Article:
Monday, April 27, 2015
Sunday, April 26, 2015
Rigor isn't about the content as much as it's about the ways in which students are led to engage with the content. Authentic rigor is evident when students are referring to the content to support their own observations and emerging understandings and making meaningful connections between the content with other content. Good teaching is the process of facilitating these kinds of connections.
Saturday, April 25, 2015
A Rhode Island teacher's thoughtful reflection on how she handed over the responsibility of questioning to her students and saw them engage more deeply as a result.
Questioning is an essential skill of great teachers. It's interesting to know how other professions think of the purpose for questions....
This Edutopia blog posting is a good start for thinking about what rigor looks like in action.
There are two types of challenge when it comes to desgigning rigorous instruction. The first type involves understanding exactly what it is we mean by rigor. It's worth the time and effort to clarify and level-set the school-wide definition for rigor. The second type of challenge is a function of being able to marry one's conceptual understanding of what rigor means with the kinds of instructional tools and practices that are most likely to engage students in rigorous thinking. At the elementary level, these conversations become most specific and meaningful in grade-level planning spaces,while at the secondary level, they often work best in content area teams.
The essential skill in developing rigorous instruction is the skill of questioning. Highly effective teachers plan around great questions, and they ask the right questions at the right time (with the right support) to leverage their students' engagement to increasingly higher rigor.
And the important thing to remember is that rigor is not about students' work as much as it's about students' thinking. When planning for high rigor, teachers should consider first what they want their students to think about and then what they want their students to be able to do. The work is the evidence of rigor and not the rigor itself. That way of thinking will more likely yield the richest and most engaging, rigorous learning experiences for your kiddos.
Questioning is an essential skill of instruction that facilitates rigor. Teachers' questions are the guideposts for students' thinking. When teachers do it well, it creates a classroom climate rich with dynamic and productive expectations for performance and engagement.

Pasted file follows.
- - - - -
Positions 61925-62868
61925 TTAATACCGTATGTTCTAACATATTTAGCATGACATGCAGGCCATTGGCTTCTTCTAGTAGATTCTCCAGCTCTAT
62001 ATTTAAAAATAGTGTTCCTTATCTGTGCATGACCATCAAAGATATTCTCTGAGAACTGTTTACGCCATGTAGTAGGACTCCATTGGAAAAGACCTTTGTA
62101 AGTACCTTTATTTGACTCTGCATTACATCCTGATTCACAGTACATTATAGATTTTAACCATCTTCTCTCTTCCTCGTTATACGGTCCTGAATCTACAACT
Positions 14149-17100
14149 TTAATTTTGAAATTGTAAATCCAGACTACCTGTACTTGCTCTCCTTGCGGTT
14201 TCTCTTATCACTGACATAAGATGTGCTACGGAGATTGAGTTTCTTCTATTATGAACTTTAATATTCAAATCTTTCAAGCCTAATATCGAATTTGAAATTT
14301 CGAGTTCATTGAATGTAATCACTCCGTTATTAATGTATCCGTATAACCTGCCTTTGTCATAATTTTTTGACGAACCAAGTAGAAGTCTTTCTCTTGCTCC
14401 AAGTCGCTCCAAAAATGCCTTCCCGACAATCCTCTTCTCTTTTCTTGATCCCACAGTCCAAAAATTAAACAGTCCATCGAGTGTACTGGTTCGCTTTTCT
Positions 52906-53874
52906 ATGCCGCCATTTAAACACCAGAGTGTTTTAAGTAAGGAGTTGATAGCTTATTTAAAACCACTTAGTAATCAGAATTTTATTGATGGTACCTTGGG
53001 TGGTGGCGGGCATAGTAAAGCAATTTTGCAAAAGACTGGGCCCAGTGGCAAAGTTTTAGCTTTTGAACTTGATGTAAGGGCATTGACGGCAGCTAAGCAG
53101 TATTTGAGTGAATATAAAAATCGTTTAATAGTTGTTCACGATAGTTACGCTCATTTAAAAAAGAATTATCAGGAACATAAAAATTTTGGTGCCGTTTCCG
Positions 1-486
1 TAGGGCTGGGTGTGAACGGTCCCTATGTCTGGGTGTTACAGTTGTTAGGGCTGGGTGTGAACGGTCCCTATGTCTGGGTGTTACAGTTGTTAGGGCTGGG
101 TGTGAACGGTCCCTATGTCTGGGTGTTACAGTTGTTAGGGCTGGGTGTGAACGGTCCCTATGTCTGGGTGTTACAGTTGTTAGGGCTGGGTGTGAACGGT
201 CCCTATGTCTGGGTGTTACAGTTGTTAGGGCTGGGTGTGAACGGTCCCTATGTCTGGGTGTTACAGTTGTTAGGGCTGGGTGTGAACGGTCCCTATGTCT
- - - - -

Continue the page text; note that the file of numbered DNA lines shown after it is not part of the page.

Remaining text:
Questioning is going to be my central research topic for the summer of 2015. I'm looking forward to relate it directly to the themes of CRE and name specifics for how teachers do it well.
I think of this TedTalk as a statement about pedagogy from a man who was a legendary teacher in every way. Wooden's genius in teaching is a function of his ability to engage his pupils with the task of becoming successful. "Professor" Wooden defines success as "Peace of mind attained only through self-satisfaction in knowing you made the effort to do the best of which you're capable," and though he doesn't use the word, the themes of equity flow through his entire discussion.
I inherited my admiration of John Wooden from my father. The coaches my father thought most highly of were Red Auerbach and John Wooden, and I think in both cases it was because of how each treated their African American future Hall of Fame star centers - Bill Russell and Kareem Abdul Jabbar - with love, respect, and dignity.
In the TedTalk given by Wooden, he reveals himself to be an equity-minded teacher and mentor. Equity-mindedness births equitable practices - and the most equitable practice of all in schools is wonderful, powerful, regularly GREAT teaching for ALL students that both tailors the instruction in meaningful ways and honors their identities and home communities. The innovation and awareness necessary to engineer rich and relevant learning experiences is a function of a passion for the craft and content as well as an astute awareness of how perceptions of race, ethnicity, class, gender, ability and any other difference we can name may impact the school experiences of young people.
It is through the intentional deliberation of practice that we are able to put these insights into action through the choices and designs of our pedagogy. That's why we can't just teach the strategies - as important as they are - because they never define powerful learning. They are tools, but not the inspiration.
Great pedagogy is simply the exercise of and instruction in these lessons of what it means to be successful.
|Coach Wooden's Pyramid of Success is a masterpiece of wisdom in the canon of character studies.|
Monday, March 30, 2015
Fairness in education is more than anything else the expectation that ALL children will have access to meaningful and responsive learning opportunities. Equity isn't something we do in addition to good teaching, rather the themes of equity live in all of those good practices and guides the selection of the pedagogical tools we choose.